Protecting Your Devices from the Resurging Emotet Botnet Malware

The Emotet botnet malware is once again wreaking havoc on the digital world, following a three-month hiatus. The malware is spreading worldwide through emails that carry malicious ZIP attachments, posing a significant threat to individuals and organizations alike.

Emotet first emerged as a banking Trojan in 2014 but evolved into a malware distributor in 2017. It is considered responsible for several high-profile attacks and has continued to evolve over the years. In 2019, Emotet added the EternalBlue exploit, allowing it to spread rapidly on networks. However, a coordinated international law enforcement operation in January 2021 severely disrupted its operation.

Despite the setback, Emotet returned in November 2021 through another malware spreader botnet, Trickbot, and has gone through various phases of dormancy and activity, experimenting with various infection chains and multiple payloads. The current campaign, as reported by Cofense, uses emails that masquerade as invoices and contain Word documents of an inflated 500MB size to evade detection by antivirus solutions that typically skip scanning such large files.

The documents load malicious macros on the victim’s Microsoft Office software, allowing the Emotet loader to be downloaded from compromised sites with a good reputation and more likely to evade AV detection. The final payload, reported by security researcher Cryptoleamus, is saved to a randomly named folder and launched with regsvr32.exe, with an inflated size of 526MB to evade detection.

Once Emotet is loaded on the breached device, it will run in the background and await commands from its Command and Control (C2) server. Analysts have discovered several new C2 IP addresses supporting the latest spamming wave. Emotet can also fetch, decrypt, and load additional payloads on compromised systems, including ransomware.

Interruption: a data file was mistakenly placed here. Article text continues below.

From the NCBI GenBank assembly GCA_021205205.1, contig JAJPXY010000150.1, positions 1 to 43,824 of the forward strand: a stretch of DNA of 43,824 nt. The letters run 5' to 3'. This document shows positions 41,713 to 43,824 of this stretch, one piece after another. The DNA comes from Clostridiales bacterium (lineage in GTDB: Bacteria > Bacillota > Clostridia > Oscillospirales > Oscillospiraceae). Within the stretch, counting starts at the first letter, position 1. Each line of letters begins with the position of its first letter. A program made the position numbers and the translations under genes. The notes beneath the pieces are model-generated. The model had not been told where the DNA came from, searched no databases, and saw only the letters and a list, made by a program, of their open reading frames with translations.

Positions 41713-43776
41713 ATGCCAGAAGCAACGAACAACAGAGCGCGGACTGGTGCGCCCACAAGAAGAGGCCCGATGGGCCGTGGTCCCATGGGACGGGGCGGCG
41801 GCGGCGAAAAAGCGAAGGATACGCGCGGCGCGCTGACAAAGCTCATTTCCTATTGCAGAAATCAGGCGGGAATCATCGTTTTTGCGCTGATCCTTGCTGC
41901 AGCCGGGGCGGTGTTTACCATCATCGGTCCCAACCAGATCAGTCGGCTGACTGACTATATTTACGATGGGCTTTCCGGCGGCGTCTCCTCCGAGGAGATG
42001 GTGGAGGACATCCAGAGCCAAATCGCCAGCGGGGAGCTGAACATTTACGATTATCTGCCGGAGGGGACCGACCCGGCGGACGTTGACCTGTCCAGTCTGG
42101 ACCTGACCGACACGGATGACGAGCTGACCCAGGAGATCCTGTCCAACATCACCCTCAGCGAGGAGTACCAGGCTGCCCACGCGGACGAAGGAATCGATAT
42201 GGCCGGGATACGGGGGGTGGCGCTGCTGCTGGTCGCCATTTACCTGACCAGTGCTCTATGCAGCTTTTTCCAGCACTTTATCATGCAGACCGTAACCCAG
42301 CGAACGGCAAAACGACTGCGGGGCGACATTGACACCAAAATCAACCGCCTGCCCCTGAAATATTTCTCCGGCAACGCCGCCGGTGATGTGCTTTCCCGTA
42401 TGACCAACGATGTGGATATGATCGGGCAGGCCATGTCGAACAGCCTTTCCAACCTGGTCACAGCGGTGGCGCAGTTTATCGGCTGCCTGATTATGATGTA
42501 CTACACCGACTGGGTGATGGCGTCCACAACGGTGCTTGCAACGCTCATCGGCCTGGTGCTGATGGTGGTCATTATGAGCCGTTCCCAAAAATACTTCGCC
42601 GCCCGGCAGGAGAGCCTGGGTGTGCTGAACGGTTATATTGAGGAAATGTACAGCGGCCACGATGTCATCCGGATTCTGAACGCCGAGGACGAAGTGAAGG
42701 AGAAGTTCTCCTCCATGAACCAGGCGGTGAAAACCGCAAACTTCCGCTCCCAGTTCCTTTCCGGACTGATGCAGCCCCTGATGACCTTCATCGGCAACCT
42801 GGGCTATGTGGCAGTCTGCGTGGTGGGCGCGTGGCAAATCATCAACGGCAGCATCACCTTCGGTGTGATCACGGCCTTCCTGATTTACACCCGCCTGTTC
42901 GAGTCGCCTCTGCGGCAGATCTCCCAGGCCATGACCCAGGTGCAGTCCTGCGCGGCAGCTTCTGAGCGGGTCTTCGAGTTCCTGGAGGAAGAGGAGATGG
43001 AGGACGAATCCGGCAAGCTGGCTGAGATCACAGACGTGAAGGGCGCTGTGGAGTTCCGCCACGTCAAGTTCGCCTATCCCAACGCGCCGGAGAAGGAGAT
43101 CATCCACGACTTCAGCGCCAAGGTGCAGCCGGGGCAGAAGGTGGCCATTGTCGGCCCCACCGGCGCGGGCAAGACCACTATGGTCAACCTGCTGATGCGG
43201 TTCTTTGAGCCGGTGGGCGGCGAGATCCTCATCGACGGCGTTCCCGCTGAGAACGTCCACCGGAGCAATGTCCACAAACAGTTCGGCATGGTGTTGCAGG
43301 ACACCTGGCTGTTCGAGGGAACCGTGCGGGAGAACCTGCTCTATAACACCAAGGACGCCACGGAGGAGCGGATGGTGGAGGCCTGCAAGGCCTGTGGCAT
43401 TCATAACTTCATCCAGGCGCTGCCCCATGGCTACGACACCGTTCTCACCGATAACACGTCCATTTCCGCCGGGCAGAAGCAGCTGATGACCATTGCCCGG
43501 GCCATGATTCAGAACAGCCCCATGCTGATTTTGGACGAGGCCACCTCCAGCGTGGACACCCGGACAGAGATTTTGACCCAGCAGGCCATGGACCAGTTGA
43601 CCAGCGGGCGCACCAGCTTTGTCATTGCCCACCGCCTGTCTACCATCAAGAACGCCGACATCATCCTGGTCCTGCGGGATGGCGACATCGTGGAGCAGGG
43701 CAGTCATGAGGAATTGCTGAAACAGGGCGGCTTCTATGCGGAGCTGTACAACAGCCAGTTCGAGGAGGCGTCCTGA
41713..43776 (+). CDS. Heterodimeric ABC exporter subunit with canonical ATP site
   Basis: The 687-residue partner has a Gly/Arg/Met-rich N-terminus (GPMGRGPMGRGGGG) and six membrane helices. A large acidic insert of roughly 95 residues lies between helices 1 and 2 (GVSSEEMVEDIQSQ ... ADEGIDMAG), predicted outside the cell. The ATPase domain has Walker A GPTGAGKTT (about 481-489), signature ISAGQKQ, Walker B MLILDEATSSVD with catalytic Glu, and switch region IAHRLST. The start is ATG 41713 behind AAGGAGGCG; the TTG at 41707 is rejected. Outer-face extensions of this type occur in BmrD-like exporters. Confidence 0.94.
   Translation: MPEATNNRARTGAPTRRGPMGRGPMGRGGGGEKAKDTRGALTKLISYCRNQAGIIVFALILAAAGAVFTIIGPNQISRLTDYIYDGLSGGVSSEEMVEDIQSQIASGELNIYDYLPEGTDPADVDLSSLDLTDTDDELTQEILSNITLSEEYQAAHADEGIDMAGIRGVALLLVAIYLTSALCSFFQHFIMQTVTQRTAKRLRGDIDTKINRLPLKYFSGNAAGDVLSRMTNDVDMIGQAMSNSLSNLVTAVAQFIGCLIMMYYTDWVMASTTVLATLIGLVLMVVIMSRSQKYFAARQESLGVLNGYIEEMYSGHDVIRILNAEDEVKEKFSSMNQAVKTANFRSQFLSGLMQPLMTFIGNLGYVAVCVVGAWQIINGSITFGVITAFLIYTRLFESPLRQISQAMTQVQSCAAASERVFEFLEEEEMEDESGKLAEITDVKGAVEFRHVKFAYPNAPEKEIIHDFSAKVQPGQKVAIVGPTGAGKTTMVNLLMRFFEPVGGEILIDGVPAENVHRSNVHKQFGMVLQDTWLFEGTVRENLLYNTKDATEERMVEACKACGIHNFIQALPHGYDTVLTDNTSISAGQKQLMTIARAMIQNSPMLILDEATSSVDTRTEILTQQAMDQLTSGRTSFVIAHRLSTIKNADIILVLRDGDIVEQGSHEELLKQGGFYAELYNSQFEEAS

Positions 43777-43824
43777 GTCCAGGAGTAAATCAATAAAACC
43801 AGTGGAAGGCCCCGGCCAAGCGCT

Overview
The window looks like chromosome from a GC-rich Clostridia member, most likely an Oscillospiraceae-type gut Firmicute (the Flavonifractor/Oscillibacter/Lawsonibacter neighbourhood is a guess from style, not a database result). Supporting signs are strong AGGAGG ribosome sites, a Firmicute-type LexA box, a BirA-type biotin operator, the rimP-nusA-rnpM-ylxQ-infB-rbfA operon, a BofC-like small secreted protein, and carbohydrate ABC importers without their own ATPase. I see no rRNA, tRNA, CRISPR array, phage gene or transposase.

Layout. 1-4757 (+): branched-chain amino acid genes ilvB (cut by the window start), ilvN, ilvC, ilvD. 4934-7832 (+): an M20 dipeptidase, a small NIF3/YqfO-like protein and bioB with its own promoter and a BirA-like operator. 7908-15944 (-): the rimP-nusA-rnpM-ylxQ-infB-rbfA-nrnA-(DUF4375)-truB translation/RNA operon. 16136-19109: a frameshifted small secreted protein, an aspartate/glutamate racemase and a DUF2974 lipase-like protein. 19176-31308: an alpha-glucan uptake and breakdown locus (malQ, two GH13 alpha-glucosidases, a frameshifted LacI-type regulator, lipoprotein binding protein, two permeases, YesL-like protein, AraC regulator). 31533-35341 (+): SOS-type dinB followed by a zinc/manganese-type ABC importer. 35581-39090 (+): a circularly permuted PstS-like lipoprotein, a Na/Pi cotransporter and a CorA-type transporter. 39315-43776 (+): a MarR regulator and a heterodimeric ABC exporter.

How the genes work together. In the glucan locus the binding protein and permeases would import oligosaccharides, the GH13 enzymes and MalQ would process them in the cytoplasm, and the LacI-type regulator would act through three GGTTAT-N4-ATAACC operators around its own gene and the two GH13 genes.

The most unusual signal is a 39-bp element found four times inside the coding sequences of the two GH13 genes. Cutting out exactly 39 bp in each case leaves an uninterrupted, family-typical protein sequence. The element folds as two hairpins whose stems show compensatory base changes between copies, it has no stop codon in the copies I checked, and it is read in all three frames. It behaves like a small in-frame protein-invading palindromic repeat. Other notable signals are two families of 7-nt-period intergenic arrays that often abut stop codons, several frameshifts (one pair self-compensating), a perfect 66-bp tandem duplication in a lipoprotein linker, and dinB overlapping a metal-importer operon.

In recent news, Europol announced a successful operation that resulted in the tracking down of two core members of the DoppelPaymer ransomware gang in Germany and Ukraine. Although DoppelPaymer is no longer active, its operation between 2019 and 2021 caused multi-million-dollar damages. Europol reports that U.S.-based victims paid at least $42,000,000 in ransoms to the gang, not including the costs sustained from business disruption, reputation damage, legal coverage, etc. The report also revealed that many of these catastrophic DoppelPaymer attacks were enabled by Emotet, which introduced the data-encrypting payload after breaching valuable networks.

To protect against Emotet, it is essential to remain vigilant and avoid downloading attachments from unsolicited messages sent by unknown contacts. Frequent email security training can also play a crucial role in helping organizations deal with threats like Emotet.

Microsoft now blocks the execution of VBA scripts and macro code hiding inside malicious documents by default on Office. However, if you are working in an environment that requires keeping that feature active, it is recommended to avoid opening document files outside a sandboxed environment. Network administrators should also block all IP addresses known to be part of the Emotet infrastructure or associated with its distribution, including those shared by Max Malyutin on Twitter.

In the event of a device becoming infected with Emotet or any other Trojan malware, it is crucial to seek assistance from a reputable and professional ransomware removal  and recovery company like Monster Cloud. With a team of highly skilled security experts, Monster Cloud provides a comprehensive solution to ransomware problems, guaranteeing the complete removal of the threat and the recovery of critical data. By relying on Monster Cloud, individuals and organizations can regain control of their infected devices and safeguard against future attacks.

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